RD: Do you know how many Ukrainian refugees you have assisted?

AO: Since February 24, 2022, 7.2 million people have been displaced out of Ukraine. That does not include the over 20 million people who have had life disrupted still in the country. About 3.6 million people have crossed Ukraine’s border into Poland. The highest border crossing is exactly where Alight was on the ground for those first days. We’ve now expanded into Poland, but we still are at that major border crossing. So again, the people who’ve made have just received a blanket or hat or mittens in the first few days. We’re providing short-term housing through our partnership with We have housed just under 2,000 people who have stayed as Airbnb guests directly as a pathway through Alight. In addition to that, we have guides who are working along the border right now who will expand into the rest of the country. They’re Alight team members, most of whom are Ukrainian, but they go to transit centers and help people who might need help reading Polish on their train tickets. They help people with short-term accommodation. But they’re also just providing a sense of comfort. But we are incredibly proud of our guides and our local support team who are touching hundreds if not thousands of people every day.

RD: You should be proud! Can you tell us where the greatest need is now from Ukrainian refugees?

AO: Alight has a partner organization we work with called Kuja Kuja. They’re a radical feedback and data collection organization. As we started to respond to the Ukraine crisis in Poland, we worked with Kuja Kuja to provide surveys, in Ukraine and in wider Europe, directly from Ukrainian community members. The questions can be boiled down to simply “What do you need most right now? What do you not have support for?” Some of those answers that we’ve been getting very consistently throughout the conflict are help with economic support and livelihoods. There’s a lot of day-to-day life disruption. Families are split apart and most people have either left or lost their jobs.

RD: How can others help support Ukrainian refugees or Alight’s mission?

AO: We are so incredibly grateful to work with a lot of already amazing organizations on the ground. When Alight fundraises through our website, those funds can be used to not only work on the programs that Alight is developing but to bolster the people who are directly supporting displaced Ukrainian community members here on the ground.

RD: What are some things you would like people that are disconnected from the war, either here in the U.S. or in other countries. What would you like them to know about Ukrainian refugees?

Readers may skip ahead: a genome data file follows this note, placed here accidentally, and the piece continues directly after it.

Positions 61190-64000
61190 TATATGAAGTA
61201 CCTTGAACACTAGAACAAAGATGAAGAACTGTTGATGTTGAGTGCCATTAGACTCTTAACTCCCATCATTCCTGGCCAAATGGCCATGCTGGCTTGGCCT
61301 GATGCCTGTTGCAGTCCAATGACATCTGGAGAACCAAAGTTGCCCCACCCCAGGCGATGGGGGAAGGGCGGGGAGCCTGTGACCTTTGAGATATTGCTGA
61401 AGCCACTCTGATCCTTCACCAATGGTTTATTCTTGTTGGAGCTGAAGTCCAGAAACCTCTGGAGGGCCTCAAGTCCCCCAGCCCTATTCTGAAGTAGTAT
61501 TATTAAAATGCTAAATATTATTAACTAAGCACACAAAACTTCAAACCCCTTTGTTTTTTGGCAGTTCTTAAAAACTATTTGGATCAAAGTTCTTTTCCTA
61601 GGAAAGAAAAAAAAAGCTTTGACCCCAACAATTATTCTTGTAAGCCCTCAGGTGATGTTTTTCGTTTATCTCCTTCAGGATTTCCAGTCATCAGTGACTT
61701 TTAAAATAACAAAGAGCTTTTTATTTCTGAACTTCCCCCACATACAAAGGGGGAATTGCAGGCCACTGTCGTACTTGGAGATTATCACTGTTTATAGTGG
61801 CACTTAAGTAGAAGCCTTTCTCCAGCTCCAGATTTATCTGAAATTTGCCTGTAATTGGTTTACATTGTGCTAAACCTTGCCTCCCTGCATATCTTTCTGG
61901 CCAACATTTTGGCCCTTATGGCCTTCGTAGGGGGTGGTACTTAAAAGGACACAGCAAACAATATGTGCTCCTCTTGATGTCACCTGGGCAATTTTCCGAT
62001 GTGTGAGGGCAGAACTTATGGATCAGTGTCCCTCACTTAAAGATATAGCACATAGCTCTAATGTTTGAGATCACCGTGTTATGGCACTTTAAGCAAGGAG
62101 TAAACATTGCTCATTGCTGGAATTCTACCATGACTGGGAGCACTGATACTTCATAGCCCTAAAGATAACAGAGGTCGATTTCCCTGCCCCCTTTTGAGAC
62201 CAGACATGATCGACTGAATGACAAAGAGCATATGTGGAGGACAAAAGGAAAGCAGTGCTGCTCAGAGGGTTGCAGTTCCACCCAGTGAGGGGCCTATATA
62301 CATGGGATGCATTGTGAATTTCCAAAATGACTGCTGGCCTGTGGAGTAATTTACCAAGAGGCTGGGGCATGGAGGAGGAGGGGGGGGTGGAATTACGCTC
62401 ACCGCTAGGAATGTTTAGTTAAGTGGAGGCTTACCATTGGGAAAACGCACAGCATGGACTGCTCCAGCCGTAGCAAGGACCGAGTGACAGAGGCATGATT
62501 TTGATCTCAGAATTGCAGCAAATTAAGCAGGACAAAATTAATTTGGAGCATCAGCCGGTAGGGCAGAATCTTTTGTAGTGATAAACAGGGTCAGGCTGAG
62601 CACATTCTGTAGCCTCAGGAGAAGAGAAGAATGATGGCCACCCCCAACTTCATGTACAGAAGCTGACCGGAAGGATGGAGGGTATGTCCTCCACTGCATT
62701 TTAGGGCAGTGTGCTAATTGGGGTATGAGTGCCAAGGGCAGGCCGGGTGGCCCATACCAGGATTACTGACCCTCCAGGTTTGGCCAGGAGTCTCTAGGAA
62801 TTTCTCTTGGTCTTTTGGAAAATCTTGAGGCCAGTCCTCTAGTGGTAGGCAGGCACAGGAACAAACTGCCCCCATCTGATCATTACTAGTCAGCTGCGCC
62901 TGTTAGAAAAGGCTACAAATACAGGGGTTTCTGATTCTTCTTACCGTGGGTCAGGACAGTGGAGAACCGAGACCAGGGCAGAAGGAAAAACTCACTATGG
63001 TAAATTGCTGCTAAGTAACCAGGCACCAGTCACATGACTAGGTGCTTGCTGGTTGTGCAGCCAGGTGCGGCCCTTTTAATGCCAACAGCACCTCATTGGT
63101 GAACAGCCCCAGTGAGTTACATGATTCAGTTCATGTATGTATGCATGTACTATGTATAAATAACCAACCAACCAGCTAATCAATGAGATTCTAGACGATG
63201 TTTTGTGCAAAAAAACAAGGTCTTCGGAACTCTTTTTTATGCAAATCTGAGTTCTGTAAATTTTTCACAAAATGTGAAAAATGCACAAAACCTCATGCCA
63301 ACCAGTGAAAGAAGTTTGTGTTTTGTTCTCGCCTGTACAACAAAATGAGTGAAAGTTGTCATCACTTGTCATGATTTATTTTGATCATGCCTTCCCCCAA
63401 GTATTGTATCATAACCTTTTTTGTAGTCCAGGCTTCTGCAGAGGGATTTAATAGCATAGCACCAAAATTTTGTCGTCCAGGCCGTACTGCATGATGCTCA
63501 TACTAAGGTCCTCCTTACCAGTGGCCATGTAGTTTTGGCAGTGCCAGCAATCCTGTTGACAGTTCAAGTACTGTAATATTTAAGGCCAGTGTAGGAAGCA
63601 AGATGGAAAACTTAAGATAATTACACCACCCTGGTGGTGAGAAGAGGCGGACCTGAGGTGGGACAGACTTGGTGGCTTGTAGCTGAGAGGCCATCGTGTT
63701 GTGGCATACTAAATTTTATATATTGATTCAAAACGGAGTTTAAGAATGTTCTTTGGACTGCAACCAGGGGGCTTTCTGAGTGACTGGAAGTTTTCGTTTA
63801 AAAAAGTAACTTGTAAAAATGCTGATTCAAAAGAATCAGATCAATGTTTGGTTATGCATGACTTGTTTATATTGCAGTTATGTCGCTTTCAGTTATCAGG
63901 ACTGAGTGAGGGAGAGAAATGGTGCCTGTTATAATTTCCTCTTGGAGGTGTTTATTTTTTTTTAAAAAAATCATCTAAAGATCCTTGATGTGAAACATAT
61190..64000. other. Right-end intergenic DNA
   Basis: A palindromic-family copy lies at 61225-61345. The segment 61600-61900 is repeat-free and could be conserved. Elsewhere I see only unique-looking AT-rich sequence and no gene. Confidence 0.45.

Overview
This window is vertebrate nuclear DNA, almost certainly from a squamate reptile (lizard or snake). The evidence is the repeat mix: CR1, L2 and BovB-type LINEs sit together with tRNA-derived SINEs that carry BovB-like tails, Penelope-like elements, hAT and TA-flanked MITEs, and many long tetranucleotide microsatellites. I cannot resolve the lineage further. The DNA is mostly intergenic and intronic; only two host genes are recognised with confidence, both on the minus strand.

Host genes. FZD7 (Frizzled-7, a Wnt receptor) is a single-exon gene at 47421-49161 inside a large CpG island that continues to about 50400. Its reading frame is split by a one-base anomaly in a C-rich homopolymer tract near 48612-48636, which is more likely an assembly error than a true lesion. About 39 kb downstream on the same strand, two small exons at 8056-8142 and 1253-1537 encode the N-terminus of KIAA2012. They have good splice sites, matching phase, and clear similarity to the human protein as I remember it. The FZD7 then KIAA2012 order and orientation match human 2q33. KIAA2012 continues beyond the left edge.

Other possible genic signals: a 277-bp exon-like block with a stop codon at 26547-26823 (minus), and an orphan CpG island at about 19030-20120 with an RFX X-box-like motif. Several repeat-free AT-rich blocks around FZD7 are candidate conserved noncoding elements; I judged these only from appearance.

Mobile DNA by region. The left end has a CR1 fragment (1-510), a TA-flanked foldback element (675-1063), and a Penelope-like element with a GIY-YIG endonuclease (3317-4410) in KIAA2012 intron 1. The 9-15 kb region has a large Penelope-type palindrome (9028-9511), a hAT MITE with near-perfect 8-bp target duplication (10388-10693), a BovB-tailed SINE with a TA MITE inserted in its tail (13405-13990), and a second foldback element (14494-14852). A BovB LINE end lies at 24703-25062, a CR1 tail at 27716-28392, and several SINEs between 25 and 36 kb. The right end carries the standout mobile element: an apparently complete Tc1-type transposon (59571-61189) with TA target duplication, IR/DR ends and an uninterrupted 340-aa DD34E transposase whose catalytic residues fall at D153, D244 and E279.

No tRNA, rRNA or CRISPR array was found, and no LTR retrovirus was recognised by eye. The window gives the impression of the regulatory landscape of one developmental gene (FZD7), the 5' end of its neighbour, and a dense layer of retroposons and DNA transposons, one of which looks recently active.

AO: It’s been an absolute jarring experience at times, and I think that comes twofold. Alight absolutely recognizes that conflict and war and displacement is an experience that we hope that no human should ever have to go through. We work with many different people and supporters who share that and know that people are experiencing different things. We speak to those people who are displaced to see what their experience has been. However, the other piece of it, and this comes back to #PeopleFirst or a human-centered approach, is understanding how joyful and hopeful people can be. We’ve seen an amazing outpouring of support from the international community and the Ukrainian teammates and community members we work with feel that tenfold and they share that gratitude very regularly. They have such a love for Ukraine. There are really brief moments where we will be working with our teammates and somebody will just ask a silly question like “What’s your favorite cuisine?” and somebody will say “I love Chinese food” or “I love Italian food.” And then you’ll get to a teammate and they’ll say “I love Ukraine so much. I just love Ukrainian food.” That energy really is something that I always love to share with people that I have the opportunity to speak to about this current situation. We absolutely recognize that support is needed and there are humanitarian crises that continue to happen. But we look at everybody that we’re working alongside correctly as whole beings, and they show up as whole beings. That’s just something that I would love people to know.



If you are interested in learning more about Alight or supporting their humanitarian mission, visit their website at: